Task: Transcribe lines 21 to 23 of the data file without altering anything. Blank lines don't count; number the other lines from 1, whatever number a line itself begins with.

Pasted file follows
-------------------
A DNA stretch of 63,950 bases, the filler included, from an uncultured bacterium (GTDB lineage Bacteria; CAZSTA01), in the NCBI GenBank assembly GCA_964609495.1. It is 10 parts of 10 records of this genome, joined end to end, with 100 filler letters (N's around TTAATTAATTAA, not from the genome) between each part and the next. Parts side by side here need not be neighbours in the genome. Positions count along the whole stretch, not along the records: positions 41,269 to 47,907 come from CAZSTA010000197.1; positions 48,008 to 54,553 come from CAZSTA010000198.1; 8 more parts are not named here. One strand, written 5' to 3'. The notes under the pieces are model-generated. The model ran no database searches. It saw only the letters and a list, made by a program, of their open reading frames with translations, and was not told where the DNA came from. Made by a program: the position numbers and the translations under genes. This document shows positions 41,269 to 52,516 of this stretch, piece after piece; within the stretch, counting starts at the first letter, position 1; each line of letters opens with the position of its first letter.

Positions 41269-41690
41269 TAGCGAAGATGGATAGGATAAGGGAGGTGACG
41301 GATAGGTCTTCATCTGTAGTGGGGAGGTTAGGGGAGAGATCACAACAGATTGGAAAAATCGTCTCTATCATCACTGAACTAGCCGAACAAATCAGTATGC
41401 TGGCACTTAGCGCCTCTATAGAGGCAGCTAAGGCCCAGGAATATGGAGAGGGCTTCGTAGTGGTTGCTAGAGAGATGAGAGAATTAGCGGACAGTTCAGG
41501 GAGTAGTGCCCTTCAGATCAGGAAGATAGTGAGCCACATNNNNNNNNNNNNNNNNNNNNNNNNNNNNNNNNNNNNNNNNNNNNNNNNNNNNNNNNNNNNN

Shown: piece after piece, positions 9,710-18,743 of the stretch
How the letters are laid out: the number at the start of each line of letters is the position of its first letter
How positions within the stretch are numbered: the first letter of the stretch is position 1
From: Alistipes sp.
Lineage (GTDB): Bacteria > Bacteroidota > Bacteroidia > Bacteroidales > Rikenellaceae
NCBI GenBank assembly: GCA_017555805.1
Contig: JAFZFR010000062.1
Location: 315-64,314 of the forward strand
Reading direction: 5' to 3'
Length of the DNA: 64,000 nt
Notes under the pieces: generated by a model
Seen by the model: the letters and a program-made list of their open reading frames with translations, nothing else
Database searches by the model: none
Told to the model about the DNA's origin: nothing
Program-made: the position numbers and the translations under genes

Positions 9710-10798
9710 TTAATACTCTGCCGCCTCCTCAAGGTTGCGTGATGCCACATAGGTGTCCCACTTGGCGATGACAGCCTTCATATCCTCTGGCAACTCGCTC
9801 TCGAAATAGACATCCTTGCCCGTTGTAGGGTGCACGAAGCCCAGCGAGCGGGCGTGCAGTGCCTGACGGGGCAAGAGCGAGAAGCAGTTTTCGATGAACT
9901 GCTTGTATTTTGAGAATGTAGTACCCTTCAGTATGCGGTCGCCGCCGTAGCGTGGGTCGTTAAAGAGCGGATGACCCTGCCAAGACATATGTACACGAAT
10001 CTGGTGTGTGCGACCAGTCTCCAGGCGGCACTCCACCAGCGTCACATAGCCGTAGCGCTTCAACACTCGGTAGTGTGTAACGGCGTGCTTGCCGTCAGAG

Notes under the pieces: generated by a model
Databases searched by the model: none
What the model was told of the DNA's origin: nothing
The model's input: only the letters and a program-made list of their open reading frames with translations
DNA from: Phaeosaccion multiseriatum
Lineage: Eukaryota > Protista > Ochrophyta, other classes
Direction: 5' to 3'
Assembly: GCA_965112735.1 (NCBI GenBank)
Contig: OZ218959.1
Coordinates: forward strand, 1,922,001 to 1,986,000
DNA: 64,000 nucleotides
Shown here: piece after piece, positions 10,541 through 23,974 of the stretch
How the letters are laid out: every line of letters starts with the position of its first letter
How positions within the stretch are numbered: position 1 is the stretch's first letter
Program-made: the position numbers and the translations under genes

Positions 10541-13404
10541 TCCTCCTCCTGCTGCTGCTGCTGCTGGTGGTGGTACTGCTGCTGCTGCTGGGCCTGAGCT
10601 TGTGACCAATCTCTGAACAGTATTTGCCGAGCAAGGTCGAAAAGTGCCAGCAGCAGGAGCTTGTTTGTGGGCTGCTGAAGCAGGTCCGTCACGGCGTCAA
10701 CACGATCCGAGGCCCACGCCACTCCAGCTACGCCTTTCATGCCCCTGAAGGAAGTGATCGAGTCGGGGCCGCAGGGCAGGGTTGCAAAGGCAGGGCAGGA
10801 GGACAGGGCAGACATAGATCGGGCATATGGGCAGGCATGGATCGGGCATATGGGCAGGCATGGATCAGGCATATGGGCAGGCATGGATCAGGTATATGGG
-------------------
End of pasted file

Program-made: the position numbers and the translations under genes

Positions 9710-10798
9710 TTAATACTCTGCCGCCTCCTCAAGGTTGCGTGATGCCACATAGGTGTCCCACTTGGCGATGACAGCCTTCATATCCTCTGGCAACTCGCTC